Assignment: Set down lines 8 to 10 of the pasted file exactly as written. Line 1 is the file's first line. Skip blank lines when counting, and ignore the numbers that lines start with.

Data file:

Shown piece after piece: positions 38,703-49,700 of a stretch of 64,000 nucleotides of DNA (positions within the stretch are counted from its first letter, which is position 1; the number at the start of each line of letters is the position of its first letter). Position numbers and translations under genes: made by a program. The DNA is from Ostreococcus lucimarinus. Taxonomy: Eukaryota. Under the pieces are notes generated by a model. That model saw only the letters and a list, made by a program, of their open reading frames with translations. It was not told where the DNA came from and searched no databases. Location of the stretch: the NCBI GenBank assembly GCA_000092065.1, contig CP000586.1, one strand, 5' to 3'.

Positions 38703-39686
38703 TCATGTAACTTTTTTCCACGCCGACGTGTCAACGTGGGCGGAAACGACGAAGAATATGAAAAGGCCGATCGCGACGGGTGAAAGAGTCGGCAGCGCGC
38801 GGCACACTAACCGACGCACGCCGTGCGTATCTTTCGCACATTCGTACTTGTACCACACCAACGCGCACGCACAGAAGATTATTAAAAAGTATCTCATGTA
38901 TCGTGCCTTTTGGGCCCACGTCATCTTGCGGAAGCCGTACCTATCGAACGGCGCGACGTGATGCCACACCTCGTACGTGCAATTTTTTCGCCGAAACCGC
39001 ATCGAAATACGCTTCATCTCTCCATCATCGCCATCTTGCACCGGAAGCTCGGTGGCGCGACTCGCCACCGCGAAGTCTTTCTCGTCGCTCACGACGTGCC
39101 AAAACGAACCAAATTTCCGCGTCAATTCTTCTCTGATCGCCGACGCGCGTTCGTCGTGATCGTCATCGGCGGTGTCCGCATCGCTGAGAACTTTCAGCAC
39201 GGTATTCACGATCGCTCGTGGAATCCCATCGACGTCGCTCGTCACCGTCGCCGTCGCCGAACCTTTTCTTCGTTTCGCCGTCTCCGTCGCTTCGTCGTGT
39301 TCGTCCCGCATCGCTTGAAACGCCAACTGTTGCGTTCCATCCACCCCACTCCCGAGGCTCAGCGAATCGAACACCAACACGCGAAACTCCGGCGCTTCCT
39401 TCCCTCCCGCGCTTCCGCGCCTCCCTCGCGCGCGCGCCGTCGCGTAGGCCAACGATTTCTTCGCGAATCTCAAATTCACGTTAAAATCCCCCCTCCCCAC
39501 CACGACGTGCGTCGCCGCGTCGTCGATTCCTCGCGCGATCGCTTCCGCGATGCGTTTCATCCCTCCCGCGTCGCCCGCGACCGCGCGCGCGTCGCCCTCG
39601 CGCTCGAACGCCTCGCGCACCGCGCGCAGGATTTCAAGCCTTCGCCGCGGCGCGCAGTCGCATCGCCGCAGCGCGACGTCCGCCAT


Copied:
39201 GGTATTCACGATCGCTCGTGGAATCCCATCGACGTCGCTCGTCACCGTCGCCGTCGCCGAACCTTTTCTTCGTTTCGCCGTCTCCGTCGCTTCGTCGTGT
39301 TCGTCCCGCATCGCTTGAAACGCCAACTGTTGCGTTCCATCCACCCCACTCCCGAGGCTCAGCGAATCGAACACCAACACGCGAAACTCCGGCGCTTCCT
39401 TCCCTCCCGCGCTTCCGCGCCTCCCTCGCGCGCGCGCCGTCGCGTAGGCCAACGATTTCTTCGCGAATCTCAAATTCACGTTAAAATCCCCCCTCCCCAC